Legal Word of the Day
Entry: Distinguish
Pronunciation: dis - ting - gwish
Definition: to note a difference in one case from another; such as the difference in a fact, procedure, or law in an earlier case from a current case
Judges and lawyers constantly distinguish between legal and factual differences – it’s a main part of their jobs. So, how might this actually work? Let’s go over a brief example to illustrate.

Distinguish - Example

Assume that Blake is caught stealing a purse from an old lady and charged with theft. Blake stole the purse in order to take the old women’s money and jewels. Judge Kilbert finds Blake guilty of theft and sentences him to 3 months in jail and orders him to pay restitution (i.e. pay back all the money and jewels that he stole to the old women).

A few weeks later Nolan is caught taking a purse from an old lady and also charged with theft. Nolan hires a lawyer and Judge Kilbert hears his case too. The lawyer argues that Nolan is not guilty of theft because his case is distinguishable from Blake’s case. The lawyer states that in Blake’s case Blake stole the purse with the intent to take the woman’s money and jewels. However, the lawyer argues that Nolan did not take the purse with the intent to take any money or other valuable possessions. Rather, Nolan took the purse by accident because he thought it was his wife’s purse. Nolan also returned the purse to the old woman with all the belongings after he realized it was not his wife’s purse.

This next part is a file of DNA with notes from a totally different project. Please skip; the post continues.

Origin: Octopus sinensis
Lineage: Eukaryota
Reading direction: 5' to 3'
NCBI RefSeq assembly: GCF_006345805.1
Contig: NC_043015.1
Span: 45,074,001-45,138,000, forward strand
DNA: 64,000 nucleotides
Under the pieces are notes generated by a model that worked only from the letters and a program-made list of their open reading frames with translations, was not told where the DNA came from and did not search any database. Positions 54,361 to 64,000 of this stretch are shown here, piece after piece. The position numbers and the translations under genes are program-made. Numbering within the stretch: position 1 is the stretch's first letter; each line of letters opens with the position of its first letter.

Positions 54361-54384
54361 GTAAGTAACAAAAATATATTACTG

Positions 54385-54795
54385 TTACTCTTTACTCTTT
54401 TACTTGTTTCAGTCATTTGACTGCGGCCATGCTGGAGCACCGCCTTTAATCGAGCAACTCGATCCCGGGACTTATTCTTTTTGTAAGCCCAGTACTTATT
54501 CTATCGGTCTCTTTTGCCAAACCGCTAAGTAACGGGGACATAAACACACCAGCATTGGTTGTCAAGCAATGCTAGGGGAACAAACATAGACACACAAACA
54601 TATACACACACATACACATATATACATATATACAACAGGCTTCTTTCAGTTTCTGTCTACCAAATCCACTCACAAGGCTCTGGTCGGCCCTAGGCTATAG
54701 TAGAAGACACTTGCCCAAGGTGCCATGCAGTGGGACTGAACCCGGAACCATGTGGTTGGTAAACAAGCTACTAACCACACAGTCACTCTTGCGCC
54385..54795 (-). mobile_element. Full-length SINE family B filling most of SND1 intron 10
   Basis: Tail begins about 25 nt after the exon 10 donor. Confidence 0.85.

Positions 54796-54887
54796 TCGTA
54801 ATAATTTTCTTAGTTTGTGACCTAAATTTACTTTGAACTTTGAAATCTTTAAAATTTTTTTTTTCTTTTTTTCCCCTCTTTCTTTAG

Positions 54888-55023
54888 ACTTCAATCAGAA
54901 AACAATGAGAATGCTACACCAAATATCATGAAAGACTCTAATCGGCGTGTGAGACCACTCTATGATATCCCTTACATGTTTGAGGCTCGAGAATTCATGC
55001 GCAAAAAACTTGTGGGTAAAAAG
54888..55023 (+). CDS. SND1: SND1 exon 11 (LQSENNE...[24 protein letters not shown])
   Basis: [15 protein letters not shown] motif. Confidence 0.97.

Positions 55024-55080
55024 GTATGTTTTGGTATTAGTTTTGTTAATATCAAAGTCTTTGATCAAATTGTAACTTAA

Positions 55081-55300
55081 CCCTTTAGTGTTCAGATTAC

Here, the main distinguishing fact is that Nolan did not take the purse with the intent to steal but actually thought the purse was his wife’s purse. The lawyer distinguished the facts between Blake’s case and Nolan’s case. As you can see, the ability to distinguish is essential to being a good lawyer (and good judge). Because the lawyer was able to distinguish the facts between Blake and Nolan, Nolan may receive a less severe penalty than Blake (or no penalty at all).